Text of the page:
Her right foot completely healed from a late 2019 stress fracture, McCracken County’s Maggie Aydt recently committed to the University of Kentucky’s cross country program under Lonnie Greene. Now, the Lady Mustang is eyeing a return to the KHSAA State Meet, and a third top-10 finish (or better) in four years.

Finally, McCracken County’s Maggie Aydt is feeling some comfort.

After finishing eighth overall at the 2017 KHSAA Class 3A State Meet and third overall at the 2018 KHSAA Class 3A State Meet (both at Kentucky Horse Park in Lexington), the Lady Mustangs senior cross country star had to miss both the 2019 Class 3A Region 1 Meet and 2019 KHSAA Class 3A State Meet due to a stress fracture in her right foot — an early October 2019 diagnosis bringing road-bump to her career.

A year later, nearly to the day, Aydt was a proud commit to the University of Kentucky women’s cross country program. Less than 48 hours after her announcement, she won the 2020 Fast Cats 5000-meter Meet on Oct. 10 at Yellow Creek Park in Owensboro — outpacing Daviess County’s Emily Ann Roberts by 22 seconds with a season-best 19:12.39.

“Running in college has been a goal of mine since freshman year of high school,” Aydt said. “So I knew I wanted to go to a DI school, and I’ve done all the work. I emailed a bunch of SEC coaches early on, just to kind of get my foot in the door and get their attention.

“I’ve been in contact with several coaches for the past couple of years, but what led to making my decision to go to Kentucky is that I just connected with the coach (Lonnie Greene) really well. He saw a lot of potential in me, and I just connected really well with the team, and felt like I would really fit in best there. And the campus is really awesome and in my home state, which makes it 10 times better.”

The idea of becoming a Wildcat wasn’t the toughest part of the process.

It was the recruiting process as a whole, particularly in these last few months, as coronavirus constraints have made things ... unique, difficult, strange.

“It’s been very different this year, and I feel like it’s been challenging for both the coaches and the athletes trying to get recruited,” Aydt added. “We didn’t have a track season (in 2020), so they don’t have any times to really look at and know where your fitness is, or whether they’d like to have you on their team.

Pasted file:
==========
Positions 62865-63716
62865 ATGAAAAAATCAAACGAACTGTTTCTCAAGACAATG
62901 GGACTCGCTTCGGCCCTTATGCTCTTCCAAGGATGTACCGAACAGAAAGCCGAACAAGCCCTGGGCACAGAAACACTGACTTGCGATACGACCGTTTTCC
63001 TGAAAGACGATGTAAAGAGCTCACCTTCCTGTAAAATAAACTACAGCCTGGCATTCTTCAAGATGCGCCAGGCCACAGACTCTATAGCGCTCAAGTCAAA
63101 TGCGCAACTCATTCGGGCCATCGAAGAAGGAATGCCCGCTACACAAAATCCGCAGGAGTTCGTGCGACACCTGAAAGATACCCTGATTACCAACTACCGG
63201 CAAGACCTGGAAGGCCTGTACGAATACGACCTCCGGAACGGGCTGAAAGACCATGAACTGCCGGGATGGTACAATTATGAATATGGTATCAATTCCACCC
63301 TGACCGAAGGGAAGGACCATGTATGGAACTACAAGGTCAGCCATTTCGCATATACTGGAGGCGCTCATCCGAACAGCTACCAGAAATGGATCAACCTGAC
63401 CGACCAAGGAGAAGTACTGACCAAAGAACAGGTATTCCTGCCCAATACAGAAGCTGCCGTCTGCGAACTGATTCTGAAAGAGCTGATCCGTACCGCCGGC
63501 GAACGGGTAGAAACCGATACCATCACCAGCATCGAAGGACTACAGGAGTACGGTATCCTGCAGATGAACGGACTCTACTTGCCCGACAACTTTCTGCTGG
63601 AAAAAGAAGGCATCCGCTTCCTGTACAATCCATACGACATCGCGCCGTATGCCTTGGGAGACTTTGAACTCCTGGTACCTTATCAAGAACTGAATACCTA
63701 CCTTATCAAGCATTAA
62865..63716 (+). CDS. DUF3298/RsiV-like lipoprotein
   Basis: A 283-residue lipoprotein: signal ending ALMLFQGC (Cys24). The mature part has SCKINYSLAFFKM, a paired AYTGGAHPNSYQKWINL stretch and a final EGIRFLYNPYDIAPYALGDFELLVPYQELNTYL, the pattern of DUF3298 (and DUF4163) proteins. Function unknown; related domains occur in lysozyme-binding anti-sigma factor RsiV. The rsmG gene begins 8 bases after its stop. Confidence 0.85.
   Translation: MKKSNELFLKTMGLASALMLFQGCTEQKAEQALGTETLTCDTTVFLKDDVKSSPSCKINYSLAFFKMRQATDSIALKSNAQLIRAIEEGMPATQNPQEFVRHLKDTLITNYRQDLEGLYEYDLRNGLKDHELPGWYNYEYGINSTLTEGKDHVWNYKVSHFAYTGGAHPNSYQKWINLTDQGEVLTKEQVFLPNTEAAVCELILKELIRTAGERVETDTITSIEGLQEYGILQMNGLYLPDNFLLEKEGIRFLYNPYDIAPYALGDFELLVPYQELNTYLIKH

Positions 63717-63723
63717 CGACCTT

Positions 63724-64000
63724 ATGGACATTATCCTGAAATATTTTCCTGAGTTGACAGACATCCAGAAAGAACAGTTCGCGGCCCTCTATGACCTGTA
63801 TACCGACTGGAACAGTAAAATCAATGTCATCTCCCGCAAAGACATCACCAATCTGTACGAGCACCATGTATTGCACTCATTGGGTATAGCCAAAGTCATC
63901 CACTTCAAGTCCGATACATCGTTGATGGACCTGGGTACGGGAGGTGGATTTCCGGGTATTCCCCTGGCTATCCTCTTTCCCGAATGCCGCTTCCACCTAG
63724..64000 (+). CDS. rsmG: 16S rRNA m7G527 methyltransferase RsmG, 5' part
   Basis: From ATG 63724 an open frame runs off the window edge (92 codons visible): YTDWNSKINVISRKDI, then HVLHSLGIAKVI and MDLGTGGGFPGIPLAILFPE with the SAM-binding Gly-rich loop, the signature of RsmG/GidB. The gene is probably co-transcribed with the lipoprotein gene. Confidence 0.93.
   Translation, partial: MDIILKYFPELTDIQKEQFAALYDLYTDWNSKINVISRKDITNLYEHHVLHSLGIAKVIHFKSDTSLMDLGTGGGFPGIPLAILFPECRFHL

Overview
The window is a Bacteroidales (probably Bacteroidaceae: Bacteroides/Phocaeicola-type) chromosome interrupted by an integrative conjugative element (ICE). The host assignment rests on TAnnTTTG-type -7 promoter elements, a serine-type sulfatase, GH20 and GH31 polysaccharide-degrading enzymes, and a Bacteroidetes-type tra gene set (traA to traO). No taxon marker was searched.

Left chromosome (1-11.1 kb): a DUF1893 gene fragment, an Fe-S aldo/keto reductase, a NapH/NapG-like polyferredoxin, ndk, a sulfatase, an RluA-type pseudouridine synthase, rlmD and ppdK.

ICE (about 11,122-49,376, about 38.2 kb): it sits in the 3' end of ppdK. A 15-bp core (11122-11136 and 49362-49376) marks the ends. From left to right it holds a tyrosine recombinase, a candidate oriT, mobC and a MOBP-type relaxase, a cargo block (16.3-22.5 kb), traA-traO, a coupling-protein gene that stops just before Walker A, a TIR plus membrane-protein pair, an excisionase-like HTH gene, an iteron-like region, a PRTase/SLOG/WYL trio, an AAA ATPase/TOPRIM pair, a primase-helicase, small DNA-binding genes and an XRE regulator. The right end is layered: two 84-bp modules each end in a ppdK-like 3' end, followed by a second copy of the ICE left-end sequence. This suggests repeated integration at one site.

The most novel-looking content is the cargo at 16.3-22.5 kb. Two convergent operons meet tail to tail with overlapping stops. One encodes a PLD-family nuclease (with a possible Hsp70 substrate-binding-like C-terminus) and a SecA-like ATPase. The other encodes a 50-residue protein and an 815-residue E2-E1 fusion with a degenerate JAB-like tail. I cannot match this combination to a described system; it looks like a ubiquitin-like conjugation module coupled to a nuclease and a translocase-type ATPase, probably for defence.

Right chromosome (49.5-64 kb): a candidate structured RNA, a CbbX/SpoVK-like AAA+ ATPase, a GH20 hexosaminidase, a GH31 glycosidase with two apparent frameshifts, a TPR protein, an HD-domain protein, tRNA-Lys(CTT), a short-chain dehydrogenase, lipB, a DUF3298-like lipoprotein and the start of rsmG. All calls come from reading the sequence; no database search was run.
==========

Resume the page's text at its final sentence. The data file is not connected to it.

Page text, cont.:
“So, a lot of coaches, I think, are taking chances on athletes. But it’s also difficult for the athletes, because we’re not allowed to take visits. I basically committed sight unseen. I’d been to UK a couple of times for state championships and stuff, but I wasn’t allowed to go and meet the coach or team in person, or tour the facilities. Usually, they have the recruits (on campus) and show you around and stuff, but that wasn’t allowed this year. We kind of had to make some changes, and I got on a Zoom call with a couple of teams, and that’s the most I could do.

“But I honestly felt like UK was the right decision, and I’m glad I went with it.”

With a rehabilitation, a return, and now a college resolution clearly behind her, next Saturday’s Class 3A Region 1 meet in Muhlenberg County — and the ensuing Class 3A State Meet in Bourbon County — come more clearly into focus. Can Aydt approach her personal best of 18:31, a time she clocked during her sophomore season in 2018? She hopes to, because if she does, a state crown would potentially be within her grasp. In 2017, her 19:19.22 was good enough for eighth place, and she was the second-youngest runner in the top 10 aside from Madison Central’s Ciara O’Shea (who finished 10th).

O’Shea has gone on to win back-to-back individual crowns in 2018 and 2019 with sub 18:50’s, and in 2018, Aydt’s 19:17.75 was good enough for third.

Aydt’s personal best this fall is already five seconds ahead of that pace, and earlier this week at the McCracken County FCA All-Comers Meet in Paducah’s Stuart Nelson Park (Oct. 13), she blasted a two-mile run in 12:15.28 — or a 6:07.64 per mile mark.

If she can hold such a pace for another mile-and-some-change on the state’s biggest stage, it could be just enough.

“My biggest belief is just the consistency, and putting the work in...day in and day out,” Aydt added. “And just listening to my body is a big key factor in staying healthy. And if I’m getting these nagging pains, maybe I need a couple days off. Or if I’m getting tired, just take it easy. I’m just staying consistent with training, and one workout isn’t going to make you a state champion. It’s many workouts over the course of many weeks. That’s my basic belief.”

A fitting belief for someone who’s planning to study kinesiology and exercise science while in Lexington.

After the cross country season ends, Aydt will turn to McCracken County track & field one final time, with the 4x800m, the 1600m, the 3200m (her favorite) and some weekly 5K’s in her sights.

And even though she’s feeling “a bit stronger” this year, she hasn’t been able to run a PR in a long time.

Will the lifted weight of a decision made lighten her legs these last few months? Perhaps. Only times can tell.

Follow Marlowe on Twitter @dreamarlowe85, call him (270) 575-8661, or email him at emarlowe@paducahsun.com.

Follow Marlowe on Twitter @dreamarlowe85, call him (270) 575-8661, or email him at emarlowe@paducahsun.com.

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